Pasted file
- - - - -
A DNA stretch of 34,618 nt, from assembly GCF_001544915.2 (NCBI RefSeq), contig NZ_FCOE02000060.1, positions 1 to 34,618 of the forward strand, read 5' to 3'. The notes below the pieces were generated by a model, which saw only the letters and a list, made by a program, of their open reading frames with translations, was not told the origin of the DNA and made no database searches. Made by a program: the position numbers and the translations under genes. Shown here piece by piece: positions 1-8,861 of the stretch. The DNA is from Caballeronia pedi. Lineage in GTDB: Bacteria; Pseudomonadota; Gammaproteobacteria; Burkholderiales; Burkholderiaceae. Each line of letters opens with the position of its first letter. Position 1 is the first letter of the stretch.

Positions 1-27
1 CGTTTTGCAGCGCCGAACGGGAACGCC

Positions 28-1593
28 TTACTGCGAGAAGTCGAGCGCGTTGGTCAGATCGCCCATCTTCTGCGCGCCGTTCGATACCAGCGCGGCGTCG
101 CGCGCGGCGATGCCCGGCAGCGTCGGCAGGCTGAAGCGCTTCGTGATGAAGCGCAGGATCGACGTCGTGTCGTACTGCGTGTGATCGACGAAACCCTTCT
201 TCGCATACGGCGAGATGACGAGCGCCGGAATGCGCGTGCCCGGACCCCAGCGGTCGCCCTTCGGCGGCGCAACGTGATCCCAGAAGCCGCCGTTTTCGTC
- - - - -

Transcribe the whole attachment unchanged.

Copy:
A DNA stretch of 34,618 nt, from assembly GCF_001544915.2 (NCBI RefSeq), contig NZ_FCOE02000060.1, positions 1 to 34,618 of the forward strand, read 5' to 3'. The notes below the pieces were generated by a model, which saw only the letters and a list, made by a program, of their open reading frames with translations, was not told the origin of the DNA and made no database searches. Made by a program: the position numbers and the translations under genes. Shown here piece by piece: positions 1-8,861 of the stretch. The DNA is from Caballeronia pedi. Lineage in GTDB: Bacteria; Pseudomonadota; Gammaproteobacteria; Burkholderiales; Burkholderiaceae. Each line of letters opens with the position of its first letter. Position 1 is the first letter of the stretch.

Positions 1-27
1 CGTTTTGCAGCGCCGAACGGGAACGCC

Positions 28-1593
28 TTACTGCGAGAAGTCGAGCGCGTTGGTCAGATCGCCCATCTTCTGCGCGCCGTTCGATACCAGCGCGGCGTCG
101 CGCGCGGCGATGCCCGGCAGCGTCGGCAGGCTGAAGCGCTTCGTGATGAAGCGCAGGATCGACGTCGTGTCGTACTGCGTGTGATCGACGAAACCCTTCT
201 TCGCATACGGCGAGATGACGAGCGCCGGAATGCGCGTGCCCGGACCCCAGCGGTCGCCCTTCGGCGGCGCAACGTGATCCCAGAAGCCGCCGTTTTCGTC